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More on voters' thoughts on health care

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Last week, I discussed whether health care influenced people's voting decisions. Now, NPR's Shots is reporting on a Kaiser Family Foundation poll (.pdf) showing that the issue played only a "bit role:"

[The] poll conducted right after Election Day, found health care wasn't even close to the top of the list of things that influenced people's votes.

The crummy economy, including high unemployment, was the biggest issue, mentioned as the first or second most important factor by 29 percent of voters who talked with the Kaiser pollsters...

Put together health overhaul, Medicare and health care generally, and the whole ball of wax ranked as a top issue with 17 percent of voters.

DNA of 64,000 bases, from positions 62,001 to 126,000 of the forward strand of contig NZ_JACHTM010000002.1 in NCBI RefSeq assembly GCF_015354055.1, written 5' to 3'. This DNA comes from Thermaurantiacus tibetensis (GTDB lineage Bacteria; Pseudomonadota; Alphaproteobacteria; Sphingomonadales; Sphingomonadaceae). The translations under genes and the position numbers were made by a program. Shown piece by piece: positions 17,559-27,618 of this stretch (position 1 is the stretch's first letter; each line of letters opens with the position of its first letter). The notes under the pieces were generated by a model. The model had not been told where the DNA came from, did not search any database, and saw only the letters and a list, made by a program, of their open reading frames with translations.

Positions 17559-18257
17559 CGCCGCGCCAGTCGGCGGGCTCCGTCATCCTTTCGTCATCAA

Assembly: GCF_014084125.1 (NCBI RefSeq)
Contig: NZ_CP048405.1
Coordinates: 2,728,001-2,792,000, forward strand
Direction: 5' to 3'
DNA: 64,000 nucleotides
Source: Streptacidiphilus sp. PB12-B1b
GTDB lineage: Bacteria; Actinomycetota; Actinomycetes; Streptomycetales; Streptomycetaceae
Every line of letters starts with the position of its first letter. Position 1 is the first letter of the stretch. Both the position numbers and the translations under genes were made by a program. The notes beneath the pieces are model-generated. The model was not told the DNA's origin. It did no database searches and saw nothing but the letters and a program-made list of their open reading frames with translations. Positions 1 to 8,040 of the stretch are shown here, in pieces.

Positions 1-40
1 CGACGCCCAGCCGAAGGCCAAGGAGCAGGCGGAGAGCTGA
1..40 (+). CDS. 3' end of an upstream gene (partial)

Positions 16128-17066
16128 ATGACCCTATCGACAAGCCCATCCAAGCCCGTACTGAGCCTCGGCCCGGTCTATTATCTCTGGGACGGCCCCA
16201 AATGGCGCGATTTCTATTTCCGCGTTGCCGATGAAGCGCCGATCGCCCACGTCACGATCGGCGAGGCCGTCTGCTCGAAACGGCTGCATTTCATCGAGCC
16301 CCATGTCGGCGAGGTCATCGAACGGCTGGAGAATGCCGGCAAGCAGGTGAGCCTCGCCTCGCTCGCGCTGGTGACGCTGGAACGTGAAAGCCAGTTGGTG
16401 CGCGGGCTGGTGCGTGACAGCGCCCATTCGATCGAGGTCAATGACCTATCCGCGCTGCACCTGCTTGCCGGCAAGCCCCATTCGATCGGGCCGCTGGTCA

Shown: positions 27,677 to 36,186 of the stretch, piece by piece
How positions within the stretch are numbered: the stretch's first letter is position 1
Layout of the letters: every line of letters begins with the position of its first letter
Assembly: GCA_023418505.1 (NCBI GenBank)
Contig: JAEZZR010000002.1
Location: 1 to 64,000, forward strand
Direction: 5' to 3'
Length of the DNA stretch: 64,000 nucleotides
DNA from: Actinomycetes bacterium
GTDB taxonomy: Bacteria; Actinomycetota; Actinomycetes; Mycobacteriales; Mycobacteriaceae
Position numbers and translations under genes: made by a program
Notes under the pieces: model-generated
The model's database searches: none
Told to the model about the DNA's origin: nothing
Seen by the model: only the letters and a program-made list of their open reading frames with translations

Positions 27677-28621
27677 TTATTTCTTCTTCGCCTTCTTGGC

On its website, the foundation also breaks down voters' thoughts on the new health law:

Looking ahead, Americans remain divided about what lawmakers should do, with 21 percent of the public favoring expansion of the health reform law, 19 percent wanting to leave it as is, a quarter wanting to repeal parts of the law, and 24 percent wanting the entire law repealed. Among mid-term voters, a majority (56%) would like to see the law repealed entirely or in part. Voters split sharply along partisan lines...

Previously: Health care's role in yesterday's elections
Photo by James Durkee

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